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Thomas Verbraken

Thomas Verbraken
Vice President, Risk and Regulation Research

Breaking up is hard to do: Brexit and institutional portfolios

Ten months after the United Kingdom voted to exit the European Union, the negotiations over the U.K.’s departure are about to begin. While the process could take up to two years, institutional investors may seek to assess how Brexit may affect their portfolios.

Using MSCI’s stress-testing capabilities, we examined three hypothetical scenarios that we summarize as a rough Brexit, a smooth Brexit and a Brexit that benefits the U.K.1 The scenarios produce possible outcomes that range from globally diversified portfolios (60% equity, 40% fixed income) losing nearly 8% of their value to the same portfolios gaining 3.5%.

Note that each scenario below imagines a series of shocks that we describe in the setup. We then apply those shocks to a globally diversified portfolio. Markets would price in new perceptions in a short period of time.

 

A Rough Brexit: Negotiations Fail

This scenario envisions the U.K. being unable to conclude new agreements and customs rules with its major trading partners within the two-year period set by the treaty that established the EU. A failure to negotiate trade pacts leaves the U.K. isolated in the World Trade Organization and produces a wave of uncertainty in global financial markets. A vote by Scotland to leave the U.K. fits into this scenario because it would further separate the U.K. from its trading partners.

Over the year that ensues, the U.K. experiences net outflows of talent, capital and foreign direct investment, while investment and spending slow. Investors price a deflationary recession into U.K. assets that generates spillover effects worldwide.

In our scenario, the pound weakens 16% against the dollar and the euro. Equity markets in the U.K. and EU fall 37% and 21%, respectively. The risk of default for sovereign debt in the U.K. and across Europe boosts 10-year yields by 20 basis points (bps) in the U.K. and 60 bps in countries at the EU’s periphery. Corporate credit spreads widen, which exacerbates systemic risk.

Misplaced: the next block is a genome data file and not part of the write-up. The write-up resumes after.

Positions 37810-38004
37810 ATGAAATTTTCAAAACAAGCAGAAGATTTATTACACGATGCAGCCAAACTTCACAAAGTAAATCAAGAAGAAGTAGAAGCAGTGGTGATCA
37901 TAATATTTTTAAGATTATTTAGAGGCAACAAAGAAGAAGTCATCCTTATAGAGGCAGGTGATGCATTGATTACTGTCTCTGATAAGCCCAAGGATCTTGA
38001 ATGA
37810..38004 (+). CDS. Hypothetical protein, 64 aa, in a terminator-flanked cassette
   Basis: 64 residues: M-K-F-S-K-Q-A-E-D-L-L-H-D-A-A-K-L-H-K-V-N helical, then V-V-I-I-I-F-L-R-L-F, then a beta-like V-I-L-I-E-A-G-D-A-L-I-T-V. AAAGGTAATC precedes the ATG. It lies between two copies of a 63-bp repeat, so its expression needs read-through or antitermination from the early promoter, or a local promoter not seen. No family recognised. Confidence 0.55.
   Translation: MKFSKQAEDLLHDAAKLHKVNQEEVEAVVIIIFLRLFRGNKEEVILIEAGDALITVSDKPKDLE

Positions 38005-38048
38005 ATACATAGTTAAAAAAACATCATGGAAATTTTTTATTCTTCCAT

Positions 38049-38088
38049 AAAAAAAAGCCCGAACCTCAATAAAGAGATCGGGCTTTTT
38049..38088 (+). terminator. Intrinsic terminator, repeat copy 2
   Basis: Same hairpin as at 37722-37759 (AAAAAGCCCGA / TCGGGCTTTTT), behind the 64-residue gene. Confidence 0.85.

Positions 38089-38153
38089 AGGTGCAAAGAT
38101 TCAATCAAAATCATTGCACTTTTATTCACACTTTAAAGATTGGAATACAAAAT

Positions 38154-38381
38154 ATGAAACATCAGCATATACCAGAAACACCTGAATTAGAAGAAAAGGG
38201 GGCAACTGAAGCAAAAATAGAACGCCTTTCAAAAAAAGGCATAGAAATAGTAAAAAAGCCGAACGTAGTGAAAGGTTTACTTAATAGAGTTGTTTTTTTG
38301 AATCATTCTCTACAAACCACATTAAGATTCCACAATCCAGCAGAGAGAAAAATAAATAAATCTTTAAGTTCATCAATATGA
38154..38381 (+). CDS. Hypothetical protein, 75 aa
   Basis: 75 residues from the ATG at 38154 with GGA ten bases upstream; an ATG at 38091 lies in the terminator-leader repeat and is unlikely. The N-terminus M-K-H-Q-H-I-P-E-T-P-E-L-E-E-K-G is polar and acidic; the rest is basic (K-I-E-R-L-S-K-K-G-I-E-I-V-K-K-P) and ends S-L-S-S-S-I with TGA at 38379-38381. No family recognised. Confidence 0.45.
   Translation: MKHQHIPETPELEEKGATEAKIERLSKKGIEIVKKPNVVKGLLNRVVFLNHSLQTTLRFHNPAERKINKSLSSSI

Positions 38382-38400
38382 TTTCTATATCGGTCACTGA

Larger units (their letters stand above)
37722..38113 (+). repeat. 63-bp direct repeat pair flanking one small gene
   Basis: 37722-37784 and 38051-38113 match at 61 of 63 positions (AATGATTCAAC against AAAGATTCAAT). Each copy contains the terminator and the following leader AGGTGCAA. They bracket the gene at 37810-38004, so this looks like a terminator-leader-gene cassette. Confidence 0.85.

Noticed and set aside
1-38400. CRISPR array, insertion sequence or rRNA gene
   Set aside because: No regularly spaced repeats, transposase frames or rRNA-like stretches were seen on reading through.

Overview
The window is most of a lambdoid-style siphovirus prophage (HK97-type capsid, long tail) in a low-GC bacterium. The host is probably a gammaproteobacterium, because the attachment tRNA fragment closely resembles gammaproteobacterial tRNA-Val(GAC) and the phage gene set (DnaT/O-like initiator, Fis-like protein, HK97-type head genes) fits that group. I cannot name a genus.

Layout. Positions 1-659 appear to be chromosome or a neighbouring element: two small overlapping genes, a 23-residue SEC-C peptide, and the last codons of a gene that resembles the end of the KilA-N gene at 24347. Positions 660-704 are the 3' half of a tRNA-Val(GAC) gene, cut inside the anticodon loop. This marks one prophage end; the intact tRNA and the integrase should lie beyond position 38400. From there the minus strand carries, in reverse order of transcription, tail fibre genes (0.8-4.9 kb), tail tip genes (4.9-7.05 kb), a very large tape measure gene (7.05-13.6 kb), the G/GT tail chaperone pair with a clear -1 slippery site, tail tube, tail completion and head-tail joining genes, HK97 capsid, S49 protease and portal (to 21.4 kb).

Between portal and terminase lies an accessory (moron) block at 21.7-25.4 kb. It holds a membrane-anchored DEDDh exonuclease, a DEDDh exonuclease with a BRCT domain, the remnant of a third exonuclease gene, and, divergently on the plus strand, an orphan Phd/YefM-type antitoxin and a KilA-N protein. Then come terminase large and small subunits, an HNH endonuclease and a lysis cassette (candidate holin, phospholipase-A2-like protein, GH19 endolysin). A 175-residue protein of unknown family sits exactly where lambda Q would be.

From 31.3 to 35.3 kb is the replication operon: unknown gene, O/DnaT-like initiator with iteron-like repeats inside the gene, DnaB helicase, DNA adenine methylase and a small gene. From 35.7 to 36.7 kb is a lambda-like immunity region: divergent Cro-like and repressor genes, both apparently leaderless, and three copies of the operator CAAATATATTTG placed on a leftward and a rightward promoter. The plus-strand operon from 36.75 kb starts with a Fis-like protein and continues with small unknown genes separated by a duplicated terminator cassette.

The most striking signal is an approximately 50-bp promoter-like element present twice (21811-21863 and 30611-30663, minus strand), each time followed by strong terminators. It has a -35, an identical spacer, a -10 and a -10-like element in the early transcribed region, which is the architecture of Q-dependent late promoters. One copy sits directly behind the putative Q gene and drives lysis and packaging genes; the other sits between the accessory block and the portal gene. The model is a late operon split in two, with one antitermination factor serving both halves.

Potential implications for this scenario:

  • A globally diversified multi-asset-class portfolio could lose as much as 7.8%. A risk-parity portfolio with enhanced exposure to global bonds might mitigate the impact, losing 5.8%
  • Globally diversified equity portfolios could lose 11%, on average
  • Globally diversified fixed income portfolios could lose 2.8%, on average
  • Cyclical equity sectors could lose 12%, whereas defensive sectors would not fare much better, with a loss amounting to 10%.

 

A Smooth Brexit: UK Concludes Trade Deals

This scenario envisions investors gaining confidence that the U.K. will forge trade agreements with the EU but that the pacts provide fewer benefits than the U.K. enjoyed previously. Spending by the government and weakening of the pound boost expectations for inflation. Though the U.K. diversifies its trading partners in the long term, the country endures a bout of stagflation initially.

The pound changes little. U.K. equities lose as much as 12%, and the 10-year U.K. bond yield rises 120 bps. European equities fall 4%.

Potential implications for this scenario:

  • A globally diversified multi-asset-class portfolio could lose as much as 1.6% of its value. A risk-parity portfolio could lose 1.1%
  • Globally diversified equity portfolios could lose 2.3%, on average
  • Globally diversified fixed income portfolios could lose 0.5%, on average
  • Cyclical sectors could lose 2.5% whereas defensive sectors could fare slightly better, with a loss of 2.1%.

 

A Brexit that Benefits the UK: Anti-EU Parties Gain Power

This scenario envisions social and political shifts across Europe that propel anti-EU parties to power. Investors perceive the U.K. as an island of safety, thanks in part to its bilateral trade relations with the U.S., China and others.

The pound rises 16% against the dollar. Growth and inflation pick up. Though U.K. equities gain 4.2%, stocks across Europe slide as much as 11%.  Yields on 10-year U.K. bonds rise 10 bps. Investors price in a higher risk of default in Europe, including peripheral and non-peripheral countries, sending Italy’s 10-year yield up 60 bps relative to the German bund.

Potential implications for this scenario:

  • A diversified, global, multi-asset-class portfolio could gain as much as 3.5% of its value. A risk-parity portfolio could lose 3%
  • Globally diversified equity portfolios could lose 4.3%, on average
  • Globally diversified fixed income portfolios could lose 2.2%, on average
  • Cyclical sectors could lose 4.7% worldwide, whereas defensive sectors could lose 3.6%.

 

1Analytics from MSCI include RiskManager, BarraOne, and MSCI’s Macroeconomic Risk Model and Scenario Analysis Service. Clients will find guidance on how to implement the stress tests in RiskManager and BarraOne at our client support site.

 

Further reading:

MSCI’s Brexit site

How Brexit may impact your portfolio

What the rise in populism may mean for your portfolio

 

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